Local couple raising awareness of problems facing bee population
Published August 24, 2016
BY JAMES LAWSON firstname.lastname@example.org
Joe and Kathy Madrigrano stand in front of a barn at Gateway Technical College\’s Center for Sustainable Living Foundation. The Kenosha philanthropists have donated $20,000 to the center to raise awareness of Colony Collapse Disorder, which has significantly reduced the bee population.
Local philanthropists Kathy and Joseph Madrigrano Jr., concerned over the dwindling number of bees, have donated funds to Gateway Technical College to develop programs that promote awareness of the problem.
The $20,000 donation is to fund activities and programs at the Kathy & Joseph Madrigrano Jr. Center for Sustainable Living.
The money will help fund signs, the planting of bee-friendly gardens and development of an educational curriculum designed to inform the public about colony collapse disorder, which is reducing the number of bees that pollinate flowering plants.
Additionally, the Madrigranos have established an $25,000-a-year matching grant program whereby the additional funds will be used to support bee and environmental awareness programming.
Barn upgrades, bee mural
A mural has already been put in place on the side of a barn on the center’s grounds.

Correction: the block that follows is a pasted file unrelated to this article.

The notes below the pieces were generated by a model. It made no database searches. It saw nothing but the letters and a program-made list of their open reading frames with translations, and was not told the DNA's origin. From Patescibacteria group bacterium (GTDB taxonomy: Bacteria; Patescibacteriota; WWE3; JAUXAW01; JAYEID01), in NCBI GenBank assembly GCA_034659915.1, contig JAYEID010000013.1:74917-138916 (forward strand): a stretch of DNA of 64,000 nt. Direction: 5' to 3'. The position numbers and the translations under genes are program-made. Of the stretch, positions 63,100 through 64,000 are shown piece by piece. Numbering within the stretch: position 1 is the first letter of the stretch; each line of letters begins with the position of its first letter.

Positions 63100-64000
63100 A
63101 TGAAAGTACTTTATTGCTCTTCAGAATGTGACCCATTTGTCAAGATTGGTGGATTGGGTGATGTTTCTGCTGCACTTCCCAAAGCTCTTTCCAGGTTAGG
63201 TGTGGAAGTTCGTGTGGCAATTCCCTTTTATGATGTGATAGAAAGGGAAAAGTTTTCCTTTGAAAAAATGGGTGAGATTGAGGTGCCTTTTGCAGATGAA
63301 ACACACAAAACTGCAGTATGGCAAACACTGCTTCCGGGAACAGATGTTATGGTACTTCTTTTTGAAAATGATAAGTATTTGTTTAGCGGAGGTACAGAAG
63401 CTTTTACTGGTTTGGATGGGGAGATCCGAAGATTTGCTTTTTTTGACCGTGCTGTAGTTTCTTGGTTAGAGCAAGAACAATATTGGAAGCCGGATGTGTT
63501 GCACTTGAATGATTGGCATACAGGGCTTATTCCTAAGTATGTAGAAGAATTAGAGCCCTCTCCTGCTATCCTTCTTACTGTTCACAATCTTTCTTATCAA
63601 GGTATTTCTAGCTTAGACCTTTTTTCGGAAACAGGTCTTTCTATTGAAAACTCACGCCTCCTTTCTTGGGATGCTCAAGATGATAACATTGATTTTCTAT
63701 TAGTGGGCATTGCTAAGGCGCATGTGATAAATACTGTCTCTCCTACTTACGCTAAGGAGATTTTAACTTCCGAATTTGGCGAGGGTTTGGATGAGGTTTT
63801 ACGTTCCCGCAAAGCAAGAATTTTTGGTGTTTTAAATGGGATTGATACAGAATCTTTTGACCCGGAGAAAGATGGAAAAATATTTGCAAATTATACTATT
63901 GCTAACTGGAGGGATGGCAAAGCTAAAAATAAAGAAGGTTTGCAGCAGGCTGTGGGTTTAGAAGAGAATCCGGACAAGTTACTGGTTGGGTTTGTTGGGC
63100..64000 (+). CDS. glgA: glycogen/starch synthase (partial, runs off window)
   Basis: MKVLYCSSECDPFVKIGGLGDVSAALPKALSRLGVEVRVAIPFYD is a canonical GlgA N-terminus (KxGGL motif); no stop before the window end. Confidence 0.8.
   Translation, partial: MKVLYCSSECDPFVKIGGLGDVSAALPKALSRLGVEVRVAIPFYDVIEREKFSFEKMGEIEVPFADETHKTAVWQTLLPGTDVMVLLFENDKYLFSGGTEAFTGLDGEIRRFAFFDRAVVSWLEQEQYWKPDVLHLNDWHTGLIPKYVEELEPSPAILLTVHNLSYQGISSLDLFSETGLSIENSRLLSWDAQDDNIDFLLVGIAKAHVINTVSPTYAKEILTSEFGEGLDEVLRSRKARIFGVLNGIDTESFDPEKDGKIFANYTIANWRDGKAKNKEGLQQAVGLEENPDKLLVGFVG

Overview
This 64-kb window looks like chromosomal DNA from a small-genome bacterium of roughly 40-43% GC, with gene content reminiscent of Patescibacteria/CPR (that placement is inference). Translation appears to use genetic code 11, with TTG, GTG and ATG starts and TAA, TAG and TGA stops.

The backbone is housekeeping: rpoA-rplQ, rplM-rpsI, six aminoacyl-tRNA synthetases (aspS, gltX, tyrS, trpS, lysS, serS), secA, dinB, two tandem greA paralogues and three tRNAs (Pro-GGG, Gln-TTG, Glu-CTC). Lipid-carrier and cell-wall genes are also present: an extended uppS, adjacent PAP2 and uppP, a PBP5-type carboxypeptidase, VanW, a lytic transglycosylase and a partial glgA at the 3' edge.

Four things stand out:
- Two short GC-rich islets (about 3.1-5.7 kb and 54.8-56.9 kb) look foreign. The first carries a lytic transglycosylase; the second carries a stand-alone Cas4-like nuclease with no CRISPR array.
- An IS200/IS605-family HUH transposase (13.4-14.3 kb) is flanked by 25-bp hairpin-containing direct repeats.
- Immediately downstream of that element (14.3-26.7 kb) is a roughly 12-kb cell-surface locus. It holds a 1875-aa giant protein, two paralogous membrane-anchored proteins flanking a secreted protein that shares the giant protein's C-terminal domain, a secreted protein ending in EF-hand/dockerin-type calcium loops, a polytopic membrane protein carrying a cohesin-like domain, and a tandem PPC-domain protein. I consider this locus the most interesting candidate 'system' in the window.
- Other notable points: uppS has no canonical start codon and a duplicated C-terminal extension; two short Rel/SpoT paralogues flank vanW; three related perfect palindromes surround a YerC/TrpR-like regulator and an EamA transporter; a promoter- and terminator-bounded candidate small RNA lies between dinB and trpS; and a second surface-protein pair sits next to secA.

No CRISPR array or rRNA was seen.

“Thanks to Joe and Kathy Madrigrano, we were able to finish the barn at the Center for Sustainable Living, which entailed adding insulation and wood paneling on the interior,” said program manager Kallie Johnson. “It is now a beautiful space to conduct activities, and its focus will be around bees.”
She added, “A fantastic mural about bees was painted on the side of the barn by local artist Estudio Aurora, and the interior is getting some displays about bees.:
“The Center for Sustainable Living will also have a program for K-12 students specifically about bees and pollination to go along with the barn. The grand opening of the Bee Barn is planned for Sept. 12, and it will be open for K-12 school groups to visit after that.”
Scientists say CCD occurs when the majority of worker bees in a colony disappear and leave behind a queen, plenty of food and a few nurse bees to care for the remaining immature bees and the queen.
Joseph Madrigrano said the problem is becoming an acute one that will have an overall impact on the environment. He believes people should take note and get on the bandwagon to help promote sustainability.
While CCD has had an impact on the bee population, scientists also attribute increased losses to pesticides, an invasive mite, parasites and changes in the habitat where bees forage.
Shortages of bees have become an economic issue, especially for farmers who need bees and other insects to pollinate crops. The shortage also has increased costs for farmers who have to rent pollination services.